Due Process Traditionalism

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Due Process Traditionalism

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Title: Due Process Traditionalism
Author: Sunstein, Cass Robert
Citation: Cass Sunstein, Due Process Traditionalism, 106 Mich. L. Rev. 1543 (2008).
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Abstract: In many cases, the Supreme Court has limited the scope of “substantive due process” by reference to tradition. Due process traditionalism might be defended in several distinctive ways. The most ambitious defense draws on a set of ideas associated with Edmund Burke and Friedrich Hayek, who suggested that traditions have special credentials by virtue of their acceptance by many minds. But this defense runs into three problems. Those who have participated in a tradition may not have accepted any relevant proposition; they might suffer from a systematic bias; and they might have joined a cascade. An alternative defense sees due process traditionalism as a second-best substitute for two preferable alternatives: a purely procedural approach to the due process clause, and an approach that gives legislatures the benefit of every reasonable doubt. But it is not clear that in these domains, the first-best approaches are especially attractive. Even if they are, the second-best may be an unacceptably crude substitute. The most plausible defense of due process traditionalism operates on rule-consequentialist grounds, with the suggestion that even if traditions are not great, they are often good, and judges do best if they defer to traditions rather than attempting to specify the content of “liberty” on their own. But the rule-consequentialist defense depends on controversial assumptions about the likely goodness of traditions and the institutional incapacities of judges.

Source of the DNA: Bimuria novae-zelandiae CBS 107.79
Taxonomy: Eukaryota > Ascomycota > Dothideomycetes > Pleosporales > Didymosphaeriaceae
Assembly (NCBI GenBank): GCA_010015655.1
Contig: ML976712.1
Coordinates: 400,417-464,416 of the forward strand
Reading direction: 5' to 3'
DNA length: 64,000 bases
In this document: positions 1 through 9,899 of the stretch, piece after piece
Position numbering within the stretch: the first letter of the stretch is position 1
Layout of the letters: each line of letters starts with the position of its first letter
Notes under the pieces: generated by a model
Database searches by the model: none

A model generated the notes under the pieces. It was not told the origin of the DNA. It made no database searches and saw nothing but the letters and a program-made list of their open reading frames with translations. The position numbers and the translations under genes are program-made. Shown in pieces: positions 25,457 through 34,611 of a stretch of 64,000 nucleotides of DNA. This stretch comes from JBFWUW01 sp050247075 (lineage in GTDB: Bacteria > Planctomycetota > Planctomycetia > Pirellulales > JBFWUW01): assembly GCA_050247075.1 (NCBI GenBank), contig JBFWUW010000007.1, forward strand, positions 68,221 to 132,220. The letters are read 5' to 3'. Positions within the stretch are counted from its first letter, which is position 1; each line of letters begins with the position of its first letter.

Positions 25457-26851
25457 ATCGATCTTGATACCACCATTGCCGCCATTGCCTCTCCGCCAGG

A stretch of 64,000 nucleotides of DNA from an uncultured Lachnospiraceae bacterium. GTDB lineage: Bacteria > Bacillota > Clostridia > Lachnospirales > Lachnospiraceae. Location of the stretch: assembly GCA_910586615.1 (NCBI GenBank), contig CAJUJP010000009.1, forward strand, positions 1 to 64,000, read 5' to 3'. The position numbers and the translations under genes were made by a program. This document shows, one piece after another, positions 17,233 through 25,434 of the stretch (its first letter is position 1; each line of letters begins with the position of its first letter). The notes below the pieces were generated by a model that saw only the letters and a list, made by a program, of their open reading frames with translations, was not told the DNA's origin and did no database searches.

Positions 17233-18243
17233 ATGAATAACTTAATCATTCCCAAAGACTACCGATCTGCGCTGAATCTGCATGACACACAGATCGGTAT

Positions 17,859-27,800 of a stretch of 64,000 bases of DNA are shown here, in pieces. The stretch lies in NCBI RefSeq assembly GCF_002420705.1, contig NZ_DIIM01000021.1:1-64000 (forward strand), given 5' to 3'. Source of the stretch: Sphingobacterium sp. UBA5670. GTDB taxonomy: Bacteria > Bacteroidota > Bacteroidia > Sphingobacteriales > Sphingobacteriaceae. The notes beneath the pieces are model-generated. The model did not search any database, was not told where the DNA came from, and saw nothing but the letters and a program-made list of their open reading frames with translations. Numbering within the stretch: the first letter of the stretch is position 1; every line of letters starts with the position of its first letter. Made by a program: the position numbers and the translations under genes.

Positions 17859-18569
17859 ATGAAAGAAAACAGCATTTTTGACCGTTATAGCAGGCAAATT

Published Version: http://www.michiganlawreview.org/assets/pdfs/106/8/sunstein.pdf
Other Sources: http://www.law.uchicago.edu/files/files/336.pdf
Terms of Use: This article is made available under the terms and conditions applicable to Open Access Policy Articles, as set forth at http://nrs.harvard.edu/urn-3:HUL.InstRepos:dash.current.terms-of-use#OAP
Citable link to this page: http://nrs.harvard.edu/urn-3:HUL.InstRepos:10875752
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